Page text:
2. As well as the Leaf and the Model S it might be worth considering the Volt/Ampera as a donor to “out” (although it might be that 5 minutes with a gutted one would lead you to conclude that it wouldn’t work). It is cheaper than the Model S and far better looking than the Leaf. Customer satisfaction stats are way high and sales numbers good. As a pure EV it is fast enough and in many ways one of the best cars that I have ever owned. I’d keep it for 20 years, except that it will be way obsolete by then. If it were outed the sort of thing I’d consider on mine once the warranty has expired would be:

        Take the ICE bits out and throw them in the skip
        Short term, liberate the 35% of range that is in the battery which the software blocks
        Longer term replace the battery pack with the best of whatever is available in 2020 (or whenever). An Ampera with a 200 mile pure EV range would be my ideal car.
        Rationalise the diabolical climate controls
        Upgrade the charger (e.g. add fast charge in the port vacated by the fuel filler)

        Except that the corrupt EU under pressure from the manufacturers would probably find some way to make it difficult such as an equivalent of type certification

        1. Yes, that’s the concept. We buy someone (ie you) a car and maybe some advanced tools. CANalyzer is the 800 lb gorilla in the space and it is over $5000. But that’s what the big boys use. I’m sure it incurs its own learning curve. But that’s the EAGLE of the CAN community..

          Then the car isn’t to drive to the grocery store. It’s the test bed. So no harm in removing/installing disassembling disconnecting. We don’t care about the warranty. We don’t care about the resale. We don’t care what color it is or if the windshield is broken. It’s just a test bed.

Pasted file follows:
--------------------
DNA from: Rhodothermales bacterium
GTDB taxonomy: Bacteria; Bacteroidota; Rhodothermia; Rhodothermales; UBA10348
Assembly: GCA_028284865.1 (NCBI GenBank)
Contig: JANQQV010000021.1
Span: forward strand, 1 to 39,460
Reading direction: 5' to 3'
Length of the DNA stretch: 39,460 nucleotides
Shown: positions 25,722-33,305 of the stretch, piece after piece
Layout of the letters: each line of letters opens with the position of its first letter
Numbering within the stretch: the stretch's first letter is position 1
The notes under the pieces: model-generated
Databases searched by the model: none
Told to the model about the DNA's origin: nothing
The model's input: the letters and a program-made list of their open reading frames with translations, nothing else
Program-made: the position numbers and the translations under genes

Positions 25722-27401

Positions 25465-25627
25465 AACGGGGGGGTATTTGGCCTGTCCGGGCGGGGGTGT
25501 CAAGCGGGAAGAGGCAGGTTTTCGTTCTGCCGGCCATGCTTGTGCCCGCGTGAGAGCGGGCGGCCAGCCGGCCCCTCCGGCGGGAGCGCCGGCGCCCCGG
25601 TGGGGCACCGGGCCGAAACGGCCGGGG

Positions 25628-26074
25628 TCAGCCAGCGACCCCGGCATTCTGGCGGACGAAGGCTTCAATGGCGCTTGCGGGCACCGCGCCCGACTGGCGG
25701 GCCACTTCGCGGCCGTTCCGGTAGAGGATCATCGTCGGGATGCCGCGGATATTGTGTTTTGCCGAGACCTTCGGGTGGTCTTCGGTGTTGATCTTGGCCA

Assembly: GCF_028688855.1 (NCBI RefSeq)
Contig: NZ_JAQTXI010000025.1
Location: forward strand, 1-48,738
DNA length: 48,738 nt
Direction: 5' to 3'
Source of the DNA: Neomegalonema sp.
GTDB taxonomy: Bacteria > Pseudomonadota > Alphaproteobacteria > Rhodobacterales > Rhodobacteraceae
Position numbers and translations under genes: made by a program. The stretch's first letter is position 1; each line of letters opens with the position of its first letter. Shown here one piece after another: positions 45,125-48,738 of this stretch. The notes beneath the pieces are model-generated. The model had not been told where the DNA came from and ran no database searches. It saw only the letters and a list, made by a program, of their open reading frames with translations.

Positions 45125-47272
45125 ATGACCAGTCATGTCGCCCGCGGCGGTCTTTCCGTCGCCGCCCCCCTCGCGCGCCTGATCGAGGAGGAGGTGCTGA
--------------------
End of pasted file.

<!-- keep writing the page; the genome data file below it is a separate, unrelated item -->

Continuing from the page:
For individual components we’ll just get those off eBay. I have two Leaf motors sitting here now.

          But to use them, you kind of have to capture live data on a live car.

          I would say nothing to denigrate the heroic efforts of the Leaf owners who have done some CAN documentation. But their whole ethos is different and so is the result. They want to maintain operating cars and maybe add some hacks. We view them as organ donars and pray for head injuries, and we need a rather different level of deconstruction of the CAN message traffic.

          I would go at it almost as a publishing exercise. We start by OUTING the CAN – ALL the CAN. Publish an actual document, electronic and printed. Then act as a centralized headquarters and dissemination point for what people do with that. Code. Hardware. Whatever.

          LEAF HACK. Annnual convention. Free coke for the kids. The whole thing.

          It also occurs to me that a MODEL S HACK would be even better. Particularly now that the concept of lawsuits is off the table. And I’m just more of a Model S fanboyz. For that matter, I guess I have one and we could start tomorrow.

          Jack Rickard

          1. My take on AYPBTY is that Tesla is open sourcing the patents (not providing any new info). No way they are open sourcing the car. They need their trade secrets as a bare minimum for safety and liability. I don’t like it, but for now I think that’s the world we live in and we are stuck in the hacker/security race with manufacturers CAN codes. Doing this publicly gives us more processing power, but also notifies the manufacturer of the progress causing them to close loopholes faster.

            So my feeling is that the CANalyzer is expensive and not ideal for reverse engineering (I’m talking out of my ass, having only used the free CAN-View or some such).

            I agree with Jack that live video linked to CAN data is required if we are to crowd source the analysis. Of course I’ve done some limited sniffing on some of the four main Model S CANs. I immediately wanted to have CAN id’s and responses matched to actual boxes without making a “man in the middle” setup or having to cut wires.

            It’s a much bigger project, but my thought is that the world will need an open source CAN Hacking tool combo, both hardware and software.
            Software combines video streams with all the usual database and display tools.